Apprentissage automatique pour le criblage de molécules sur plusieurs lignées cellulaires

par Joseph Boyd

Projet de thèse en Bio-informatique

Sous la direction de Jean-Philippe Vert et de Thomas Walter.

Thèses en préparation à Paris Sciences et Lettres , dans le cadre de Ingénierie des Systèmes, Matériaux, Mécanique, Énergétique , en partenariat avec Centre de Bio-informatique (laboratoire) et de École nationale supérieure des mines (Paris) (établissement de préparation de la thèse) depuis le 01-10-2016 .


  • Résumé

    L'objectif de cette thèse est de développer les outils algorithmiques pour permettre le criblage à haut contenu de plusieurs lignées cellulaires simultanément.

  • Titre traduit

    Machine Learning for Multi-cell-line Drug Screening


  • Résumé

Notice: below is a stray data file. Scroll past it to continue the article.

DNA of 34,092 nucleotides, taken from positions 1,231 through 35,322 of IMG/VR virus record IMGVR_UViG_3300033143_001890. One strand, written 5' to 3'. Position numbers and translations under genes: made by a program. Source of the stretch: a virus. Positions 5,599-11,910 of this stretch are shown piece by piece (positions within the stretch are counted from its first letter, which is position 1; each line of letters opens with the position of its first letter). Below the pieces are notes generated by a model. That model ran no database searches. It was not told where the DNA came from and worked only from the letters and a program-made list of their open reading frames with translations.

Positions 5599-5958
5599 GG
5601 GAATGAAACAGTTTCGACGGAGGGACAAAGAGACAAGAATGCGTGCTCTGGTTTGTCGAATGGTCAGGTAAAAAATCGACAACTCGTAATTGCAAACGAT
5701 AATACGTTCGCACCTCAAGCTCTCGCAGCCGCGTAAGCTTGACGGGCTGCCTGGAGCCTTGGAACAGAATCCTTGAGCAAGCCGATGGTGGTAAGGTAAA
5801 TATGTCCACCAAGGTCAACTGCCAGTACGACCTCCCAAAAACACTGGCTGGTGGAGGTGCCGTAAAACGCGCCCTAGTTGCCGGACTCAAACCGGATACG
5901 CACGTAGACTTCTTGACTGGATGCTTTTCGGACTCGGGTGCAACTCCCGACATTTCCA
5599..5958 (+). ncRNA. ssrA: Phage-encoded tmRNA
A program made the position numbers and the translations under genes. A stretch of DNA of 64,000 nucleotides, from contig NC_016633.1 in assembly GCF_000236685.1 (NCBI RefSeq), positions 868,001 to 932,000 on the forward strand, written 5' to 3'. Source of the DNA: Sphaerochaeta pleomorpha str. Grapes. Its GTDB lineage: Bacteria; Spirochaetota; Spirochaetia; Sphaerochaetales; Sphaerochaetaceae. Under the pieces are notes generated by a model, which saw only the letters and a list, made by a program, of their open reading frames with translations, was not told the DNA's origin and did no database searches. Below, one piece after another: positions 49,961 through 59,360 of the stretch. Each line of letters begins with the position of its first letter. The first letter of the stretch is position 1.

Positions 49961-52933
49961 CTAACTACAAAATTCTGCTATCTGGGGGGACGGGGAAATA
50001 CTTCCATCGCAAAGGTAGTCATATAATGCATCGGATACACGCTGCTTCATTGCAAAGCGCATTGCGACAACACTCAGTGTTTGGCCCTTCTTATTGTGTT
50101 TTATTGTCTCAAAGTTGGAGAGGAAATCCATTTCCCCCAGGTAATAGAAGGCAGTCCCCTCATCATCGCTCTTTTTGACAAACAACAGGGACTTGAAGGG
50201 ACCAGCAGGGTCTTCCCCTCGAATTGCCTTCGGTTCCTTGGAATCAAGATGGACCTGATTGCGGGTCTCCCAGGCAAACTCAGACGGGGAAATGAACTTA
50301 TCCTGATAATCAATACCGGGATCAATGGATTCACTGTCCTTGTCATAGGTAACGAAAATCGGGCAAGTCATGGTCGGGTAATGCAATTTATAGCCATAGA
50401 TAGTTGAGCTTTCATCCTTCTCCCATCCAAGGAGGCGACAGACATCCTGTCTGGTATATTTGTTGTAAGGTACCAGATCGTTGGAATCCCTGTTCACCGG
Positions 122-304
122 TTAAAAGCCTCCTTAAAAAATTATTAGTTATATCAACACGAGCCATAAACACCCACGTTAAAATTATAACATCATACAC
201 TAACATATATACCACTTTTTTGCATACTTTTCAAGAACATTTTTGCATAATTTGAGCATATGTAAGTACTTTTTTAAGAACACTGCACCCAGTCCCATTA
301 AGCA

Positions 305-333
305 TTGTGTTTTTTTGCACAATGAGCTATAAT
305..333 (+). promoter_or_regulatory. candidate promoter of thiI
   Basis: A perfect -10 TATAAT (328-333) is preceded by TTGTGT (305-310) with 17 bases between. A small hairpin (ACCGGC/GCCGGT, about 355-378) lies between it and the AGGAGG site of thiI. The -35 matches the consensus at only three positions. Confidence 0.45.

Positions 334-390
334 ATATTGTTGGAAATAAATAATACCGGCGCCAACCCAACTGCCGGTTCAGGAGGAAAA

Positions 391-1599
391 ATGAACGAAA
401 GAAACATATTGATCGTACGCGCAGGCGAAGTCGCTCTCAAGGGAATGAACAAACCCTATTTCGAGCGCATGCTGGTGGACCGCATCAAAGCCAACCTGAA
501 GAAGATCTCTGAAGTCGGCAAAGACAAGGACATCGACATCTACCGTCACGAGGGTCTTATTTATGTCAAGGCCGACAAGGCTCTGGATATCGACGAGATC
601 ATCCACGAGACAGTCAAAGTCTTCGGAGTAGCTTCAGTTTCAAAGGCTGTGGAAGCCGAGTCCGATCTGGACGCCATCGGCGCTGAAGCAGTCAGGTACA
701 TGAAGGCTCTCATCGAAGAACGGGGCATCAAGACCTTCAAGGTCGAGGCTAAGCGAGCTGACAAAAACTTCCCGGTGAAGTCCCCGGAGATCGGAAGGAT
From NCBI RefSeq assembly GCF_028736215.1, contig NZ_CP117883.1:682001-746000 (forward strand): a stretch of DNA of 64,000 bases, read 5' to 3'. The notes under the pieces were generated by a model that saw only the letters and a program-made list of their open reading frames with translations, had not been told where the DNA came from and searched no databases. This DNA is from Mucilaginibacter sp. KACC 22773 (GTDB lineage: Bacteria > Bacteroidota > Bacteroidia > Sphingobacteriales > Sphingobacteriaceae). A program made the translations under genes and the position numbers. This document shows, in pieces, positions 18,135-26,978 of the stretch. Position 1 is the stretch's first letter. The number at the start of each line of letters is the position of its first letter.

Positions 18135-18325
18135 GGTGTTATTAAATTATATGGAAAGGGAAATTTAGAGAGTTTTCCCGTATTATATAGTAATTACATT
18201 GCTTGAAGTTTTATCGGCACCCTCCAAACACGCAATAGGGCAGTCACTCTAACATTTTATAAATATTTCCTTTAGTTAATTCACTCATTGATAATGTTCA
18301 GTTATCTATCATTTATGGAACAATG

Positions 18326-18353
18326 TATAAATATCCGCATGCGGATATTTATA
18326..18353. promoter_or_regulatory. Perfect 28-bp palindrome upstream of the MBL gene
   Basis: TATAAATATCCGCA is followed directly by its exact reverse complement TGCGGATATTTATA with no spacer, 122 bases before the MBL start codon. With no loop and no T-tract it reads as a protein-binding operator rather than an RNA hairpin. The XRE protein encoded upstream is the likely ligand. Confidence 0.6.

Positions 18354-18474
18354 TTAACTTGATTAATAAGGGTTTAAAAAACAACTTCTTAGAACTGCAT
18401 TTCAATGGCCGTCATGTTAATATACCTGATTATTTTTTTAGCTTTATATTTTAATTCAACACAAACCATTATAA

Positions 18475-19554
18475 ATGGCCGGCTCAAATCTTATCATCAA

The objective of drug screening is to identify new molecules active against diseases, such as cancer. For this, a large number (typically hundreds or thousands) of experiments are performed on a cell line, which is supposed to be representative for the disease. In High Content Screening, the readout consists in images: for each individual drug, the effect is measured by fluorescence microscopy, giving thus a comprehensive description of the cellular phenotypes induced by the drug exposure. Such data sets are therefore large and complex and typically challenging to analyze. However, some diseases feature an important molecular heterogeneity, such that a single cell line can hardly be seen as a good representative for the disease. Recent publications therefore propose to systematically screen drugs on many cell lines representative for the molecular heterogeneity of the disease. These approaches are so far limited to relatively simple screens, where the drug effect is measured as an overall effect on proliferation or toxicity. The objective of this PhD project is the development of the computational tools that make HCS applicable to screens in multiple cell lines. Such a setup will allow for combining the richness and functional relevance of detailed phenotypic information derived from imaging data with the comprehensiveness regarding molecular heterogeneity brought in by the use of cell line panels.